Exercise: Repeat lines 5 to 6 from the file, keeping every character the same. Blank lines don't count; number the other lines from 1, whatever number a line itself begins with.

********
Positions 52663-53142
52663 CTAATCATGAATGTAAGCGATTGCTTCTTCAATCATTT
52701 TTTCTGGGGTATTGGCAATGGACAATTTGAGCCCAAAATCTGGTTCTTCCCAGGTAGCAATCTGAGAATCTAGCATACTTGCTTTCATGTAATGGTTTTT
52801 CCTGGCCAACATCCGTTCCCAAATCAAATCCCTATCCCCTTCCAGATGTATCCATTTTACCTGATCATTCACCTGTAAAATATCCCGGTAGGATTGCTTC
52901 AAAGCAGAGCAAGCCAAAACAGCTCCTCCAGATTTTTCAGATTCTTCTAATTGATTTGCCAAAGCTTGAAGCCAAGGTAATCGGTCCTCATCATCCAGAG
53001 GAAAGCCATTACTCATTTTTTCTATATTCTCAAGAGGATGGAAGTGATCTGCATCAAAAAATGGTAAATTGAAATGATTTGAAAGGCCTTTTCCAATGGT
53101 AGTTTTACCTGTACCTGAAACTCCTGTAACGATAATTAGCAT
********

52901 AAAGCAGAGCAAGCCAAAACAGCTCCTCCAGATTTTTCAGATTCTTCTAATTGATTTGCCAAAGCTTGAAGCCAAGGTAATCGGTCCTCATCATCCAGAG
53001 GAAAGCCATTACTCATTTTTTCTATATTCTCAAGAGGATGGAAGTGATCTGCATCAAAAAATGGTAAATTGAAATGATTTGAAAGGCCTTTTCCAATGGT